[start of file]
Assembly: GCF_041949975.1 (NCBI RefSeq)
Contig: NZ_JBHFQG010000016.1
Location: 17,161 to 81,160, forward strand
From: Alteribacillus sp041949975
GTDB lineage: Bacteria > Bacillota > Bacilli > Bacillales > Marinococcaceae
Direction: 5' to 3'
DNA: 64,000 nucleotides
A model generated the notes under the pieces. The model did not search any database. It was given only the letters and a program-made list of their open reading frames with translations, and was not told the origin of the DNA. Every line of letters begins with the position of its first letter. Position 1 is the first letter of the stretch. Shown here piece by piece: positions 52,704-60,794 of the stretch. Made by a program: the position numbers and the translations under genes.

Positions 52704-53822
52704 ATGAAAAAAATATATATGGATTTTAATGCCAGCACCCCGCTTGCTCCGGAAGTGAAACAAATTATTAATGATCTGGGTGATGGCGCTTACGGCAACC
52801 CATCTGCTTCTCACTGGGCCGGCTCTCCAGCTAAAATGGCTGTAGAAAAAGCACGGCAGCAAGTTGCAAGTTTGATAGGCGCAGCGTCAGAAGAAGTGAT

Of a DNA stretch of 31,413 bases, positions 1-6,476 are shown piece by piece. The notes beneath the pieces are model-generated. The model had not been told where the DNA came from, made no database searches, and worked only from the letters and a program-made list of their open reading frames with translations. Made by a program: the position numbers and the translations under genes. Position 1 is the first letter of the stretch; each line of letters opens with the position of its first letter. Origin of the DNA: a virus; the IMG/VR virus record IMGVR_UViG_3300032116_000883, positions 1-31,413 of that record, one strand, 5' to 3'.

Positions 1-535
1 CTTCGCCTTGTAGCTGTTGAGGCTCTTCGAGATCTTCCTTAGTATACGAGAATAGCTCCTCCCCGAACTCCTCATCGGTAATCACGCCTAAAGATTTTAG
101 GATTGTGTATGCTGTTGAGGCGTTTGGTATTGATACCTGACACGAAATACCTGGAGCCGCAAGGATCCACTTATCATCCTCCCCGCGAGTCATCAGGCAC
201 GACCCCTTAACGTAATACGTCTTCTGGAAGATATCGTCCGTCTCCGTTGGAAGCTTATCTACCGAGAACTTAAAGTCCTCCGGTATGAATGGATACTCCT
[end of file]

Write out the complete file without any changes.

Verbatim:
Assembly: GCF_041949975.1 (NCBI RefSeq)
Contig: NZ_JBHFQG010000016.1
Location: 17,161 to 81,160, forward strand
From: Alteribacillus sp041949975
GTDB lineage: Bacteria > Bacillota > Bacilli > Bacillales > Marinococcaceae
Direction: 5' to 3'
DNA: 64,000 nucleotides
A model generated the notes under the pieces. The model did not search any database. It was given only the letters and a program-made list of their open reading frames with translations, and was not told the origin of the DNA. Every line of letters begins with the position of its first letter. Position 1 is the first letter of the stretch. Shown here piece by piece: positions 52,704-60,794 of the stretch. Made by a program: the position numbers and the translations under genes.

Positions 52704-53822
52704 ATGAAAAAAATATATATGGATTTTAATGCCAGCACCCCGCTTGCTCCGGAAGTGAAACAAATTATTAATGATCTGGGTGATGGCGCTTACGGCAACC
52801 CATCTGCTTCTCACTGGGCCGGCTCTCCAGCTAAAATGGCTGTAGAAAAAGCACGGCAGCAAGTTGCAAGTTTGATAGGCGCAGCGTCAGAAGAAGTGAT

Of a DNA stretch of 31,413 bases, positions 1-6,476 are shown piece by piece. The notes beneath the pieces are model-generated. The model had not been told where the DNA came from, made no database searches, and worked only from the letters and a program-made list of their open reading frames with translations. Made by a program: the position numbers and the translations under genes. Position 1 is the first letter of the stretch; each line of letters opens with the position of its first letter. Origin of the DNA: a virus; the IMG/VR virus record IMGVR_UViG_3300032116_000883, positions 1-31,413 of that record, one strand, 5' to 3'.

Positions 1-535
1 CTTCGCCTTGTAGCTGTTGAGGCTCTTCGAGATCTTCCTTAGTATACGAGAATAGCTCCTCCCCGAACTCCTCATCGGTAATCACGCCTAAAGATTTTAG
101 GATTGTGTATGCTGTTGAGGCGTTTGGTATTGATACCTGACACGAAATACCTGGAGCCGCAAGGATCCACTTATCATCCTCCCCGCGAGTCATCAGGCAC
201 GACCCCTTAACGTAATACGTCTTCTGGAAGATATCGTCCGTCTCCGTTGGAAGCTTATCTACCGAGAACTTAAAGTCCTCCGGTATGAATGGATACTCCT